The purpose of this trip was to refine the tuning of the telescope altitude and azimuth servo loops and resolve noise problems with the telescope drive encoders. We did not fully accomplish these goals due to limited time on the telescope and to time spent fixing a problem with the windbaffle servo system.
Monday, June 22
The UW group was finishing up their collimation work on the telescope,
so we were limited in what we could do on the telescope. We only
corrected the polarity of the encoder feedback signals according to the
TCC signals and rules.
Tuesday, June 23 & Wednesday, June 24
We worked on solving a problem that had arisen with the wind baffle azimuth drive system. Two of the azimuth drive rollers slipped when the velocity was higher than siderial rate. After 1-1/2 days of work we found and fixed the problem. As explained by Paul Czarapata, the windbaffle azimuth servo system is configured in a master-slave arrangement, with one motor acting as the master and the remaining two acting as slaves. The master drive is set to speed control and the other two to torque control. A signal from the PLC goes to the master (this is the error signal from the LVDT). The master's torque monitor signal goes to the torque command of the second and third drives. The original controller had a "Azimuth Feedforward" signal that actually went to the slave drives on the "speed reference" input. This signal acts as a maximum speed reference that tells the drive "give me xx amount of torque but don't go faster than yyy rpm." When running with the manual control box this signal is jumpered to the Master speed reference signal (both are in parallel). The problem was that the wind baffle PLC azimuth feedforward signal was miswired and shorted. The shorted signal kept the maximum speed reference at zero, so the slave motors were being commanded to provide torque but not to turn. The additional friction from the recently installed windbaffle centering rollers exposed this problem. After we corrected the wiring, the windbaffle tracked the movement of the telescope at high rate without problems.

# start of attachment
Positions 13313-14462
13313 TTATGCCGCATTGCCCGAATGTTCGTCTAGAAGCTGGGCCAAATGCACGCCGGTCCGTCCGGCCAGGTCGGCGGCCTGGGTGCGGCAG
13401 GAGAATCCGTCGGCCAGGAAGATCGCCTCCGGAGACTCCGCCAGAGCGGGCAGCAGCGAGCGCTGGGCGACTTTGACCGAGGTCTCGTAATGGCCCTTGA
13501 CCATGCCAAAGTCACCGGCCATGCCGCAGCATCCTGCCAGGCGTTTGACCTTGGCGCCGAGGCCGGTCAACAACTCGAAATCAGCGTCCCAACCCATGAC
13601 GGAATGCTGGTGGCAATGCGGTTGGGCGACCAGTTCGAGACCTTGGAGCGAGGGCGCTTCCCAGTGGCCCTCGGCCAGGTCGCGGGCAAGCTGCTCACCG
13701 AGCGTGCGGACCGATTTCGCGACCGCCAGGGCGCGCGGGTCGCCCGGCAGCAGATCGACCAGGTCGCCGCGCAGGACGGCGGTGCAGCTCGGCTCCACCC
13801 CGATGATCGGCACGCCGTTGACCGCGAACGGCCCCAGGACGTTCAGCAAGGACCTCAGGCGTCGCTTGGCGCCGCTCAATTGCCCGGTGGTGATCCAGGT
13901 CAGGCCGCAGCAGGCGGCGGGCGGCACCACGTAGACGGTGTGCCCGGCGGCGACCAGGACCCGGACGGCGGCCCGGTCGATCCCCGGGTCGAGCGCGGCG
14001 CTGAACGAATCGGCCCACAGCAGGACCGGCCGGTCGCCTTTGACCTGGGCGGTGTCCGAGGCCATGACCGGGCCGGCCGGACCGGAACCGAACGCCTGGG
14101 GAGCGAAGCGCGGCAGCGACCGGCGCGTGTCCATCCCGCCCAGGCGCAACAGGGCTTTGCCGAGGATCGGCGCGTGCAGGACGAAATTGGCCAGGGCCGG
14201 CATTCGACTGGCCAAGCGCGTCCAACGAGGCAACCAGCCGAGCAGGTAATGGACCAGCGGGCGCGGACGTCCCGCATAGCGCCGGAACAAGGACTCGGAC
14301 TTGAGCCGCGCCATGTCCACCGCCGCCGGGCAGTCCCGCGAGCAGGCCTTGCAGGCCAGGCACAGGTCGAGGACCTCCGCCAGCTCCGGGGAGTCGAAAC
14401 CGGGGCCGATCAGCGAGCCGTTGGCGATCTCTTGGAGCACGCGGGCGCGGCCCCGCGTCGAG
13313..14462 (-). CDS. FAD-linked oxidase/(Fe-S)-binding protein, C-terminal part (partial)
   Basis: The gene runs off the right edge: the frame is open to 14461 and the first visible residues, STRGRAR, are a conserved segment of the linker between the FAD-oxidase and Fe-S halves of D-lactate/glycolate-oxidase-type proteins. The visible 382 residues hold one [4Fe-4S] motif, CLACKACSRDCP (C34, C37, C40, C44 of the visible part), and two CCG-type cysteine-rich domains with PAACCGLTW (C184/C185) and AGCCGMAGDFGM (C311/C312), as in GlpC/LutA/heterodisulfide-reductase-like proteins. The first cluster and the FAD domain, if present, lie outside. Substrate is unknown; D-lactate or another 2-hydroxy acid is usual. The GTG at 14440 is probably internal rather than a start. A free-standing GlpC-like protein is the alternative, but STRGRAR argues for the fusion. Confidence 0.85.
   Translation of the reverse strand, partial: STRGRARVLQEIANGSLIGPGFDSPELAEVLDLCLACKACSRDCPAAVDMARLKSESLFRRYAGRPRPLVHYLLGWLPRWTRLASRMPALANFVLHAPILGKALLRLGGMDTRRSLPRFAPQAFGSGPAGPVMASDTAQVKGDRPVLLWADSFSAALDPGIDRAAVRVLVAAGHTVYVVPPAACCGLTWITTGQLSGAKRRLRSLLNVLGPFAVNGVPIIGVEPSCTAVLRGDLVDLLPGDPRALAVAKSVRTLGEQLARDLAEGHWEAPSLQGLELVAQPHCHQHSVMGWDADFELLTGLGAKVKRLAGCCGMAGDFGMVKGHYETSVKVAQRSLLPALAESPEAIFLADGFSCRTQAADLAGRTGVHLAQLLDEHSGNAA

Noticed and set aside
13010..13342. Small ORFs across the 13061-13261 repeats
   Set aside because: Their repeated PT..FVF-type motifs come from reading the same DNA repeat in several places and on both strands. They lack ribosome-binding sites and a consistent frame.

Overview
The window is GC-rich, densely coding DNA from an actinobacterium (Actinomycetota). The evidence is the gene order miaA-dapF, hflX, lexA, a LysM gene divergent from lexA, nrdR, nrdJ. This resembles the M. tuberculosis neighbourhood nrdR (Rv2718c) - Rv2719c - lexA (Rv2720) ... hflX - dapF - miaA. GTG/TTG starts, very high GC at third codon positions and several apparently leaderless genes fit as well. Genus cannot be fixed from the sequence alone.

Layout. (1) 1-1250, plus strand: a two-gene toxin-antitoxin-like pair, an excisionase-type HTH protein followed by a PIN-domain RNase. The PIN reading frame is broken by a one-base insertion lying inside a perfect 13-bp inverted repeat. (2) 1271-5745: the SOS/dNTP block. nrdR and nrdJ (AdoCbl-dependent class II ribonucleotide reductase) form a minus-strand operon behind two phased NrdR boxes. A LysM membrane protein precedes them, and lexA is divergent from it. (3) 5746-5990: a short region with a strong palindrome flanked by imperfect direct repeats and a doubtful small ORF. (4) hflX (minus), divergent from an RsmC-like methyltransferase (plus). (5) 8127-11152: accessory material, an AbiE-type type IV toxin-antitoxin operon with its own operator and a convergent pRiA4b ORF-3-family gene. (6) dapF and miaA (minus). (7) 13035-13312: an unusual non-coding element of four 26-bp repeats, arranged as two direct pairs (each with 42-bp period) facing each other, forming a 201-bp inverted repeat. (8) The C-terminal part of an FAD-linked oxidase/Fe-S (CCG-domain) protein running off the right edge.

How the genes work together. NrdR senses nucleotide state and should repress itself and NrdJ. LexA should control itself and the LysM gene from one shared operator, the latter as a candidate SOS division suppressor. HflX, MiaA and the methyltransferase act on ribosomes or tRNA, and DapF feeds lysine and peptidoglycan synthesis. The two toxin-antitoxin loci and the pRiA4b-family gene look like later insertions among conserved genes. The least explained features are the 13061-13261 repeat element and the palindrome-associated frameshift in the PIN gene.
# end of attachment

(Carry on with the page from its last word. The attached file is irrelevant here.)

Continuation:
Late Wednesday afternoon, we began modifying the control of the altitude
and azimuth axes to include the integral term. We found that the MEI controller
has saturation problems associated with the integral term. The controller
does not work in floating point mode and has a maximum count of 32000 for
this term. The controller performs an accumulative sum of the error
to approximate the integral but does not divide by the sampling frequency.
In this case, the number accumulated grows very fast and saturates the
integral count. By changing parameters of the loop such as increasing
the gain, it is possible to fix the problem and make it operative with
an interpolator gain of 25. If we need to move back the interpolator
gain to 100, we need to reduce the controller gain by a factor of 4 and
it will be very difficult to avoid the integral saturation. In this
case, we need to replace the MEI controller with another unit that does
not have this problem. For now, all of the altitude, azimuth, and
rotator encoder interpolators are set to a gain of 25.
Thursday, June 25
During the morning, we checked for the coupling noise between the windbaffle and the telescope that we had observed during our last trip. This time we did not see any coupling signal between these structures. During the afternoon, we adjusted the altitude axis controller to include the integral term.
Friday, June 26
We tried to address the encoder noise problem by improving the grounding between the telescope and windscreen. We fixed the noise problem on the altitude encoder and the second azimuth encoder by grounding both ends of their respective interpolator cable shields, but this is only a temporary fix. We plan to work more on the grounding problem during our next APO trip.
Last modified 08/04/98